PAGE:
'Scary Stories To Tell In The Dark' Books Republished With The Original Art That Terrified Us As Kids
With both a movie and a documentary on the way, we're in the middle of a Scary Stories to Tell in the Dark revival, and the kiddie-horror fun has hit publishing. The Scary Stories to Tell in the Dark books have been republished with the original art that terrified us as kids, which means that fans can sleep fitfully again, knowing that those macabre illustrations have returned to bookshelves everywhere.
Few reading experiences are as universal as Scary Stories to Tell in the Dark. Alvin Schwartz's short-story collections spooked Eighties and Nineties kids alike, and Stephen Gammell's illustrations continue to haunt our nightmares today.
So you can imagine the outcry in 2011, when Scholastic released a 30th-anniversary edition of Scary Stories that replaced Gammell's work with art from A Series of Unfortunate Events illustrator Brett Helquist. There was no denying it: the new illustrations made Schwartz's Scary Stories to Tell in the Dark feel no more terrifying than his much-less-scary collection, In a Dark, Dark Room. Under Helquist's pen, "Harold" and "The Red Spot" felt more like mild entries in the Goosebumps series than bone-chilling horror.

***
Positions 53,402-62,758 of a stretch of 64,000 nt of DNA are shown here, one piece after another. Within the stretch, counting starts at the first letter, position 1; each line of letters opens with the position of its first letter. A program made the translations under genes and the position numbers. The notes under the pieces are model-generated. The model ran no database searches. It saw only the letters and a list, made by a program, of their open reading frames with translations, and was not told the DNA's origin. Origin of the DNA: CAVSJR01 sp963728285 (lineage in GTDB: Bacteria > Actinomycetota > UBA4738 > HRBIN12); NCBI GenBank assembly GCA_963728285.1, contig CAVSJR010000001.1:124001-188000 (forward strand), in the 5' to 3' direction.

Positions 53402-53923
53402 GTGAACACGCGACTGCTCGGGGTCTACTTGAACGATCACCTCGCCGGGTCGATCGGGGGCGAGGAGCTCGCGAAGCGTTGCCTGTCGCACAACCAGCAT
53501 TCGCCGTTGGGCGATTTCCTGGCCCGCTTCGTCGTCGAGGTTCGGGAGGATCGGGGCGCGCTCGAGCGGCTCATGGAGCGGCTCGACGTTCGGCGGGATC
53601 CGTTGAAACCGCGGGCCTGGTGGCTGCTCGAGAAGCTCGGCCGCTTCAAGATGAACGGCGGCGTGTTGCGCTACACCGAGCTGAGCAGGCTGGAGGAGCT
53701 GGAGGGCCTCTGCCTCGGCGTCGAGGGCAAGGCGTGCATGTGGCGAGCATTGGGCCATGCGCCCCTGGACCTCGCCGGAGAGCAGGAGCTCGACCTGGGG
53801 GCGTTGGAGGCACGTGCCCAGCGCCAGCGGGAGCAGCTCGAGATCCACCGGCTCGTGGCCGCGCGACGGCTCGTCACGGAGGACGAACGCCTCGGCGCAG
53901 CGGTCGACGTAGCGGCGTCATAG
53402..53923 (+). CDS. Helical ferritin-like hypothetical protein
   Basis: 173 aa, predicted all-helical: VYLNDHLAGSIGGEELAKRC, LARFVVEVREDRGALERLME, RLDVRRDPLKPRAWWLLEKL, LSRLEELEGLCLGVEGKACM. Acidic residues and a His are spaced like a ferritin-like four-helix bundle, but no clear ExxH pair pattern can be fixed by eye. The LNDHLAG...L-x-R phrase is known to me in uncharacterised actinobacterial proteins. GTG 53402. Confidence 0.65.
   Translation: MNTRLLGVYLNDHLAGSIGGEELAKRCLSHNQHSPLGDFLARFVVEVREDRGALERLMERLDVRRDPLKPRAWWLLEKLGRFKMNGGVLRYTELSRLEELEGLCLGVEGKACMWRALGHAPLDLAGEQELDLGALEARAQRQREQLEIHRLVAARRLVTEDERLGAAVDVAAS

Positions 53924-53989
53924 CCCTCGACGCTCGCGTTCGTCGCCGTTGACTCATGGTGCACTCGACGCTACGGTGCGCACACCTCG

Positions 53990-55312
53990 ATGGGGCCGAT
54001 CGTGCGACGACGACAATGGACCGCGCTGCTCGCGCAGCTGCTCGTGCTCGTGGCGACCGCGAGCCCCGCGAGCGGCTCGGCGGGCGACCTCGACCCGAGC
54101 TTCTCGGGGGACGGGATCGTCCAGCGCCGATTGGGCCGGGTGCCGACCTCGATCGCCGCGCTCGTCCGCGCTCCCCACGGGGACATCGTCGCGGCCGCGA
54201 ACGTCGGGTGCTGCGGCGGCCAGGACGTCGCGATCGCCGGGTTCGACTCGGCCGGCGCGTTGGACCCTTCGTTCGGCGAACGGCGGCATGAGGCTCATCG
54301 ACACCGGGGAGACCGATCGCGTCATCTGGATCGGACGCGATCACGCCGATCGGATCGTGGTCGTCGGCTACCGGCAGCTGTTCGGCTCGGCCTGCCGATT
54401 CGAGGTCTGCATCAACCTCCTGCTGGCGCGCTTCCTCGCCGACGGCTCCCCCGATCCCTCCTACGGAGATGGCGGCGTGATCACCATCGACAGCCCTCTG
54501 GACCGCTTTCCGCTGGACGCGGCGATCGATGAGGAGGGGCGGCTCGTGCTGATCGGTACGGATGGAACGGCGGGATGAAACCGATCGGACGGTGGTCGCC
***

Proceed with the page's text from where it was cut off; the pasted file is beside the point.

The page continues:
Now, Gammell's illustrations are back to terrorize another generation of children. At the time of this writing, the three-book boxed set is the No. 1 Best Seller in Children's Spine-Tingling Horror on Amazon, where I'm willing to bet it will linger.
The Scary Stories to Tell in the Dark re-releases are available now at your favorite bookstore.